[00:13:28] That doesn't mean you can't get employed, but it does mean when. You're looking at major markets, especially like if the thing that I always think about is when you're taking time off is if you want to go back and get a job in a market Los Angeles or New York or Chicago, or, one of these bigger texting on Houston most of those law firms, when they have openings are going to have, lots of applicants.
[00:13:49] And so there, what they do is they weed through all those applicants. And if they find things wrong with them, then they eliminate them and they choose the ones that don't have things that are suspicious. And so if you have [00:14:00] time off, that's one of the things that's going to hurt you compared to other applicants.
[00:14:03] And so you're more likely to be eliminated because you're look like you're not buying into this whole system, but you can certainly work in smaller markets where there's a lot of demand for people like you. The idea of also is that sometimes law firms will think you might've had psychological issues.
[00:14:17] If you left. And I think that's crazy, but it's actually often true. People often do leave because of psychological reasons. And and th this kind of middle-class value of expecting you to work and things is so ingrained and law lawyers inside of law firms take their jobs so seriously that they really do believe that there must be something wrong with you.
[00:14:37]If you've left and and gone and just taken time off and done nothing. So they do often suspect you have psychological issues and many times in my experience and it's not. By any stretch of the imagination, even, 25% of the people, but a good percentage, probably 15% of the people that are maybe even 20, that take you 10 a time off.
[00:14:56] We're having kind of psychological issues. And sometimes it's usually it's [00:15:00] caused by the firm. Sometimes it's because of other things, but it's almost always caused by the firm. And then that's obviously not a good fit. And then the other thing is liars. We'll assume that that, practicing law is not your kind of all consuming focus and not what you want to do.
[00:15:13] And lawyers are just very competitive by nature. They're, they compete from, the they're trying to get it at the best schools to getting the best grades, to, getting the best jobs are very concerned about who gets the best jobs and who makes the most money. And then they get the jobs and they want to get the best assignments.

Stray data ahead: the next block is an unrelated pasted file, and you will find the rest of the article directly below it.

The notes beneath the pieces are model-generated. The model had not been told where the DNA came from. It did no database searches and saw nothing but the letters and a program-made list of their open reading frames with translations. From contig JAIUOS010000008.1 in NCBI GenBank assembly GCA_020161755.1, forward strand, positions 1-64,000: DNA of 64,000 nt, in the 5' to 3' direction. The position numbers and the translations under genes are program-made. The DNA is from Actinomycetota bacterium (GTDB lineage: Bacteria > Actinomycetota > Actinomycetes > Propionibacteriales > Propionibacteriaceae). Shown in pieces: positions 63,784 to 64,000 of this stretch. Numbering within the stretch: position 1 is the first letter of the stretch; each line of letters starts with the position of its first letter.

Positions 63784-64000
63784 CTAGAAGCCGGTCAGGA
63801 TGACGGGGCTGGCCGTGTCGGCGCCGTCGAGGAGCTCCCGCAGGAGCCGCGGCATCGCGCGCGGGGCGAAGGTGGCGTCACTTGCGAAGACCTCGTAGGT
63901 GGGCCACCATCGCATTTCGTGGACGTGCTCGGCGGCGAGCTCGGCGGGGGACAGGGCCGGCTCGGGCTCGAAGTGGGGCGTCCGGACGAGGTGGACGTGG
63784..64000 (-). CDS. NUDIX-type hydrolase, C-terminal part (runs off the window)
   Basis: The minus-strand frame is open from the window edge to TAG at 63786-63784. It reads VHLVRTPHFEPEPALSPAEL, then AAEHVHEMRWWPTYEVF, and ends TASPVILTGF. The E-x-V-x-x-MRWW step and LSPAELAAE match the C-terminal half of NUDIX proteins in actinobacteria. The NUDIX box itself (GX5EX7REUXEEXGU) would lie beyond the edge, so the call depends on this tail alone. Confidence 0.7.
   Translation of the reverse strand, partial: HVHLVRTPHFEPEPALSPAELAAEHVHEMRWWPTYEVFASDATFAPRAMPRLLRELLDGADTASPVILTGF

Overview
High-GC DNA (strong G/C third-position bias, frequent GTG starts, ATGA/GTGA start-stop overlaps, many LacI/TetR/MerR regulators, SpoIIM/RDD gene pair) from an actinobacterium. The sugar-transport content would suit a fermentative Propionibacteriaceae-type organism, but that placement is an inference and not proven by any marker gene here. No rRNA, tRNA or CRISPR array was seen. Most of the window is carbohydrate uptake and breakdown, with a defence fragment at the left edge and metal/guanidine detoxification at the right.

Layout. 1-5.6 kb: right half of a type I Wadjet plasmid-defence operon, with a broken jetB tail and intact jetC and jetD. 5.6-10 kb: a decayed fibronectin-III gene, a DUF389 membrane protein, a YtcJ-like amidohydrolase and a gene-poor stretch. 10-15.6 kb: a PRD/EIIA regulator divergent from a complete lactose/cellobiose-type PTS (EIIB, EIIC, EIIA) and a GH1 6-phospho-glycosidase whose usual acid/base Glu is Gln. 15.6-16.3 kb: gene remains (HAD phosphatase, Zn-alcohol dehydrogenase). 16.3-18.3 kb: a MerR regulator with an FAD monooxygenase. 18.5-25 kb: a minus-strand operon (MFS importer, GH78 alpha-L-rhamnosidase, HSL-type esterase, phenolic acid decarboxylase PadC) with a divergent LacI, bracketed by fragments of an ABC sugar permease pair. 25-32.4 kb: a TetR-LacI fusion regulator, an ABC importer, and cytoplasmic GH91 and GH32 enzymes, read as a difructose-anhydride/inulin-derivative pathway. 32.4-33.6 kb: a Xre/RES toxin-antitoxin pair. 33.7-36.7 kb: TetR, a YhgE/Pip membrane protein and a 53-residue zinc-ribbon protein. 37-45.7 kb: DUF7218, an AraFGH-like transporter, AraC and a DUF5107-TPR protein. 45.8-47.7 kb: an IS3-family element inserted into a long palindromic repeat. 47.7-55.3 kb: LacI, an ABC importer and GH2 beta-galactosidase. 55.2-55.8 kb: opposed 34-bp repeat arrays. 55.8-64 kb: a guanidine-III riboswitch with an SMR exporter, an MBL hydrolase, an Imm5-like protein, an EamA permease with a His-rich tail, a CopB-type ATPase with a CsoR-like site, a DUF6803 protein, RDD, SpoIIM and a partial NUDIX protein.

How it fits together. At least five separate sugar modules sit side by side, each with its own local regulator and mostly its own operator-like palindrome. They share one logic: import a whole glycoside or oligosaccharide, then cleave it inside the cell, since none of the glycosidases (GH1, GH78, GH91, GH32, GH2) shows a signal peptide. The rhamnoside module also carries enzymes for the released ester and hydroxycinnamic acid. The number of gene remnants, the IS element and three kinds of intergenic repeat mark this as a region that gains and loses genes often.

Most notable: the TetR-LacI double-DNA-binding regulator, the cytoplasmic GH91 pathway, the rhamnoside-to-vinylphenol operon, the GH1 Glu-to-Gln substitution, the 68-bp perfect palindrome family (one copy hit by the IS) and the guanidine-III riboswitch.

[00:15:27] And then they want to get the biggest clients when they become partners. And then they want to compete to get a bigger share of the profits. So there's this whole kind of very competitive nature that they're built into the way attorneys think about things. And in order to thrive in these environments a law, a lawyer really needs to care and they need to, they want, they should be positioning to themselves about, how other people see them, which again is something I hate saying.
[00:15:52] Cause it just sounds so stupid. But it's true. And and so if you drop out of the race, this is going to show others that you really don't care about [00:16:00] winning anymore. And and then this lack of a competitive edge is considered a detriment by firms. And one thing I'll say is I'm always amazed.
[00:16:07] Cause I talked to. Attorneys, all day, every day. And and when I talk to attorneys, I'm always very astonished at the things that they get in trouble for. I it's, the liars are so competitive with each other and they're looking to discredit each other so much that the reasons, I'm just, I'll just give you three examples from very big firms, a very big firm, an a M.
[00:16:31]And a conservative state and the Northeast and market fired a partner because he came to work with rips in his chains or jeans, his jeans were ripped and you could see his underpants, I guess some, it's just insane.
[00:16:43]But that's that, that got him in trouble. I know another firm that fired a partner because they said he drank too much at a Christmas party or no, they didn't fire him, but they basically stopped giving him work. He was a service party cause they said he drank too much at a Christmas party.
[00:16:58] And he was just too [00:17:00] jovial and friendly with some people. Which, that's fine. But that was in New York. And then I know another from, I'm just trying to think of some other examples here. But I'm just telling you this kind of stuff, just, Oh, another woman that when she tried to make partner in a law firm or when she was up for partner, if they told her they weren't making partner, because she told someone she didn't have time to do her an assignment a couple of years ago.
[00:17:18]This is how competitive wires are with each other. So if you take too much time off, it's it, it's just, it's, that's just, one other thing that, in this super competitive environment and not all law firms are just competitive by the way. But a lot of them are w where the stakes are very high, it can hurt you.
[00:17:34]If you eliminate yourself from competition and you're not playing by these rules then you're sending the message that the law is not your number one priority. And and you're not, you don't care as much, and it may not be, and there's no reason it shouldn't be a amendment.